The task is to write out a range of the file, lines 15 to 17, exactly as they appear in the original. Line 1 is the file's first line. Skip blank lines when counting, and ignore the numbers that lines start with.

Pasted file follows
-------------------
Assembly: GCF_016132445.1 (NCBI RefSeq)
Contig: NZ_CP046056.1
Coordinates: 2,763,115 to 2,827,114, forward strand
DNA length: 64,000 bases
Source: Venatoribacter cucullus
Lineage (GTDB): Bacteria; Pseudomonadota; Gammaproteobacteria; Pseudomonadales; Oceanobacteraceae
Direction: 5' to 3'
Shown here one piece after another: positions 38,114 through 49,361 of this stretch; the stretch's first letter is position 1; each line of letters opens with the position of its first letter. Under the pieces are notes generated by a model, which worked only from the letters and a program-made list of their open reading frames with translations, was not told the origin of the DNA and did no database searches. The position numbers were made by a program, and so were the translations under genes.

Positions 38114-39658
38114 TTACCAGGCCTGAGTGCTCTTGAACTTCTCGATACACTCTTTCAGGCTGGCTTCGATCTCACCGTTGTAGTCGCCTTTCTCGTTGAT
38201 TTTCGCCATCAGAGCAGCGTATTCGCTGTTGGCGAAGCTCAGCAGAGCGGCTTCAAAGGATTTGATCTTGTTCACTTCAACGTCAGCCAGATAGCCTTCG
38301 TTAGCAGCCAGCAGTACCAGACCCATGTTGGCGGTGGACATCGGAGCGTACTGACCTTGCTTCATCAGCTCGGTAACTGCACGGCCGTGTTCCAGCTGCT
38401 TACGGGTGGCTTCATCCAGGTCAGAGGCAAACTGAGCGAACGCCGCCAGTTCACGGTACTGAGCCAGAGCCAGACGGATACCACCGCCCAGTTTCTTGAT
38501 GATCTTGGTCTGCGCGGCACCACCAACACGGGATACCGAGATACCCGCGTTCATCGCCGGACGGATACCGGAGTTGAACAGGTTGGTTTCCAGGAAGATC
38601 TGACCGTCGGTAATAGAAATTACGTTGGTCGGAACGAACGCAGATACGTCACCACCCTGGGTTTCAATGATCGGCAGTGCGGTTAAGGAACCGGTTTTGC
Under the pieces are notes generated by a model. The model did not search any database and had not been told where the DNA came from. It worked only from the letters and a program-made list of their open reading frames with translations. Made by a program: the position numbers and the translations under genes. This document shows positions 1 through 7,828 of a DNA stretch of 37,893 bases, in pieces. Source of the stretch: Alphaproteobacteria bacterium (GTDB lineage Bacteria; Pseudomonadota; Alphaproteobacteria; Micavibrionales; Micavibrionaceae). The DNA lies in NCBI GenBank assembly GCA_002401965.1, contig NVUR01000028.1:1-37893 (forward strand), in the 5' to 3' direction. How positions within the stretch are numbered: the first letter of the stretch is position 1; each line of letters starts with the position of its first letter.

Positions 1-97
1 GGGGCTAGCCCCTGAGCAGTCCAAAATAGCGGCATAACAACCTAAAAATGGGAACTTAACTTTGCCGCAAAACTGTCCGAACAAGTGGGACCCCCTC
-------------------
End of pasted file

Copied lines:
38601 TGACCGTCGGTAATAGAAATTACGTTGGTCGGAACGAACGCAGATACGTCACCACCCTGGGTTTCAATGATCGGCAGTGCGGTTAAGGAACCGGTTTTGC
Under the pieces are notes generated by a model. The model did not search any database and had not been told where the DNA came from. It worked only from the letters and a program-made list of their open reading frames with translations. Made by a program: the position numbers and the translations under genes. This document shows positions 1 through 7,828 of a DNA stretch of 37,893 bases, in pieces. Source of the stretch: Alphaproteobacteria bacterium (GTDB lineage Bacteria; Pseudomonadota; Alphaproteobacteria; Micavibrionales; Micavibrionaceae). The DNA lies in NCBI GenBank assembly GCA_002401965.1, contig NVUR01000028.1:1-37893 (forward strand), in the 5' to 3' direction. How positions within the stretch are numbered: the first letter of the stretch is position 1; each line of letters starts with the position of its first letter.

Positions 1-97